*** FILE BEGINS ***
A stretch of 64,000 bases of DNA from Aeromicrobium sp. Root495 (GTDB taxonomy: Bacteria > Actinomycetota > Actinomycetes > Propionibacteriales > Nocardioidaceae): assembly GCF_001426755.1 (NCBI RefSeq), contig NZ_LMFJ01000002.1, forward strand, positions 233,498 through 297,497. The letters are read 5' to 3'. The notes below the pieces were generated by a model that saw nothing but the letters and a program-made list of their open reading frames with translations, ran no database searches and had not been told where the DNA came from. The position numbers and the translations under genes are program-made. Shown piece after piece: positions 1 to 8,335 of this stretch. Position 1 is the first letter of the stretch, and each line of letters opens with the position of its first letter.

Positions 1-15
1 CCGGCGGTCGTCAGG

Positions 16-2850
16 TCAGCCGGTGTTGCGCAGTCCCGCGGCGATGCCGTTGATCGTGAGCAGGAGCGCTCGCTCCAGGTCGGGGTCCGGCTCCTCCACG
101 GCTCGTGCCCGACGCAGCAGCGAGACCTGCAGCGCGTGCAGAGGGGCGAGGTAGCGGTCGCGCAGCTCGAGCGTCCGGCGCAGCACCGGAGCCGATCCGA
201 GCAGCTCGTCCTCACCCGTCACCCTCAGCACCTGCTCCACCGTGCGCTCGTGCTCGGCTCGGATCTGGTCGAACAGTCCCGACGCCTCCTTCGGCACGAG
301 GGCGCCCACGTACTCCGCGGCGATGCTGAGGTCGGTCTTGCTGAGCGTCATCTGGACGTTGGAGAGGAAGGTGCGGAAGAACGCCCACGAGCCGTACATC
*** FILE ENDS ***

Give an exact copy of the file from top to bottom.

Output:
A stretch of 64,000 bases of DNA from Aeromicrobium sp. Root495 (GTDB taxonomy: Bacteria > Actinomycetota > Actinomycetes > Propionibacteriales > Nocardioidaceae): assembly GCF_001426755.1 (NCBI RefSeq), contig NZ_LMFJ01000002.1, forward strand, positions 233,498 through 297,497. The letters are read 5' to 3'. The notes below the pieces were generated by a model that saw nothing but the letters and a program-made list of their open reading frames with translations, ran no database searches and had not been told where the DNA came from. The position numbers and the translations under genes are program-made. Shown piece after piece: positions 1 to 8,335 of this stretch. Position 1 is the first letter of the stretch, and each line of letters opens with the position of its first letter.

Positions 1-15
1 CCGGCGGTCGTCAGG

Positions 16-2850
16 TCAGCCGGTGTTGCGCAGTCCCGCGGCGATGCCGTTGATCGTGAGCAGGAGCGCTCGCTCCAGGTCGGGGTCCGGCTCCTCCACG
101 GCTCGTGCCCGACGCAGCAGCGAGACCTGCAGCGCGTGCAGAGGGGCGAGGTAGCGGTCGCGCAGCTCGAGCGTCCGGCGCAGCACCGGAGCCGATCCGA
201 GCAGCTCGTCCTCACCCGTCACCCTCAGCACCTGCTCCACCGTGCGCTCGTGCTCGGCTCGGATCTGGTCGAACAGTCCCGACGCCTCCTTCGGCACGAG
301 GGCGCCCACGTACTCCGCGGCGATGCTGAGGTCGGTCTTGCTGAGCGTCATCTGGACGTTGGAGAGGAAGGTGCGGAAGAACGCCCACGAGCCGTACATC